Donnelly Centre Investigator Mikko Taipale Wins Inaugural Catalyst Award in Molecular Genetics
The award will help lab explore new research avenues in cancer drug discovery.
High-risk research can bring high rewards, but for early career researchers seeking tenure and funding renewal it often makes more sense to stick with projects that are safe and guaranteed to yield data. Fortunately for Mikko Taipale, he can now do both.
Taipale, Assistant Professor in the Donnelly Centre for Cellular and Biomolecular Research and Department of Molecular Genetics (MoGen), is the inaugural recipient of the David Dime and Elisa Nuyten Catalyst Award in Molecular Genetics. The award was established by Dime, a U of T alum, to support exploratory research projects which are not obvious candidates for government funding.
“It’s a huge honour to receive this award,” says Taipale, who holds Canada Research Chair in Functional Proteomics and Proteostasis and is an Azrieli Global Scholar at the Canadian Institute for Advanced Research. “It is amazing that David decided to give this money away to MoGen—he could have spent it otherwise, but he decided to support research.”
“It’s truly humbling for my lab to be the recipient of his generous gift,” he says.
Taipale received the award at the symposium celebrating the department’s 50th anniversary. Leah Cowen, Professor and Chair of the department, thanked Dime and his wife Elisa Nuyten for their gift calling it “incredibly important and of tremendous value to the department’s effort to support innovation and discovery.”
Since joining the Donnelly Centre as junior faculty in 2014, Taipale has established a research program that seeks to uncover how cells regulate abundance of gene-encoded protein molecules. Because having too much or too little of a given protein can lead to disease, researchers are increasingly looking for ways to manipulate protein levels for therapy.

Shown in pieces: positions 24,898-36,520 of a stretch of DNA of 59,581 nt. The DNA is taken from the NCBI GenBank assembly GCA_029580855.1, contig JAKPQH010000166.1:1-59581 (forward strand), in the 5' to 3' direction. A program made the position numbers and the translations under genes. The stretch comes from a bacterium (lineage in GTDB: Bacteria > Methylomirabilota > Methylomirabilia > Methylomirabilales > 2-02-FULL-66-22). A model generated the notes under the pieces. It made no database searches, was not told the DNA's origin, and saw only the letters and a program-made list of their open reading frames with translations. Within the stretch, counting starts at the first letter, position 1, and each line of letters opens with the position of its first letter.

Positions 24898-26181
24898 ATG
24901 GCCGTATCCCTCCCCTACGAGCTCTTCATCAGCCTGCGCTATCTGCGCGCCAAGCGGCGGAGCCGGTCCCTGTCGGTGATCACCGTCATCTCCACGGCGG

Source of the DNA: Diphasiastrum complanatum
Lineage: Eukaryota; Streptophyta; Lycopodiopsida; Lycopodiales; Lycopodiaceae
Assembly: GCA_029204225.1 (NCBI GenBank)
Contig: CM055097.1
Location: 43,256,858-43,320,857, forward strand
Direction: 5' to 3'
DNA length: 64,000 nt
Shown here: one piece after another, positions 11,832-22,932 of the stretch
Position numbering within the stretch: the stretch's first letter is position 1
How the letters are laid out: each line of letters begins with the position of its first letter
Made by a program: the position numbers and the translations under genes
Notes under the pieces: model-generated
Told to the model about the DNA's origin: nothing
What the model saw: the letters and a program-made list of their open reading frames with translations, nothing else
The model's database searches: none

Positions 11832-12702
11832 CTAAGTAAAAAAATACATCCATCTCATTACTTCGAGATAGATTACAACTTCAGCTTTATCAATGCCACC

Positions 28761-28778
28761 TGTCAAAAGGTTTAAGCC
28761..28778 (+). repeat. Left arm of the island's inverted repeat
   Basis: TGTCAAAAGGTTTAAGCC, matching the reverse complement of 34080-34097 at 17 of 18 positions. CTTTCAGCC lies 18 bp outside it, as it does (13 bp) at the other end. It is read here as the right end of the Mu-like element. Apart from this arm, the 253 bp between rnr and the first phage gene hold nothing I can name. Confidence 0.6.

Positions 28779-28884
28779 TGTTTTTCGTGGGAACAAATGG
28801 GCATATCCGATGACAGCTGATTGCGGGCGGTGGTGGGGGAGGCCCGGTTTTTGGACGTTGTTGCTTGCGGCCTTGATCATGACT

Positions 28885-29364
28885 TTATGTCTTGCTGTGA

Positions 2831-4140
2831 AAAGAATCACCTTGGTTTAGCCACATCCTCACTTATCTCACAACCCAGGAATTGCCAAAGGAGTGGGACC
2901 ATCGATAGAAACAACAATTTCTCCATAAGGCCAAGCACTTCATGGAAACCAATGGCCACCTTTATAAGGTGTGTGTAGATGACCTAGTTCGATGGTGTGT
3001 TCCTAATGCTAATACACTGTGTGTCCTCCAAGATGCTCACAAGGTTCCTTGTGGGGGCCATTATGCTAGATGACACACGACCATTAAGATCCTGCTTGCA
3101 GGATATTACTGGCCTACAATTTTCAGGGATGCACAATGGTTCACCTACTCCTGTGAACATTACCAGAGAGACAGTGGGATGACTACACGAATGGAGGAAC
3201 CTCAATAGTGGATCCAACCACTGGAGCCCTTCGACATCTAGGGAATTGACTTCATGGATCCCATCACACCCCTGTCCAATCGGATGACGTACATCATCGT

The $50,000 award will allow Taipale’s team to further develop a new technology called PROTACs, for Proteolysis Targeting Chimeras, to reveal therapeutic targets in cancer cells. Unlike widely used small molecule inhibitors that block protein function, PROTAC allows targeted degradation of unwanted proteins in a way that is permanent.
"I think that science is really going to save this world and it gives me real pleasure to be able to support scientific research" - David Dime, President, Toronto Research Chemicals
David Dime graduated and obtained his PhD in chemistry from U of T. While working, in the early 1980s, as a research associate at the Department of Medical Genetics, as MoGen was then known, he realized that his colleagues doing biomedical research lacked a dedicated supply of chemistry reagents for their experiments. With support from U of T, Dime launched his company, Toronto Research Chemicals, which has grown into a successful business employing 350 people, of whom 200 are scientists, and supplying the biomedical research community worldwide.
Dime’s motivation to establish the Catalyst Fund was driven not only by a desire to give back to U of T but also by a true passion for science. “I love science,” he said at the symposium. “I think that science is really going to save this world and it gives me real pleasure to be able to support scientific research.”
U of T’s Department of Molecular Genetics was founded in 1969 by University Professor Emeritus Louis “Lou” Siminovitch who recognized early on the potential of genetic and molecular biology research in modern medicine. Siminovitch, who is 99 years old, attended the symposium along with other former department chairs, including James Friesen, who co-founded the Donnelly Centre and served as its inaugural Director Brenda Andrews, who’s been at the Centre’s helm since 2004.
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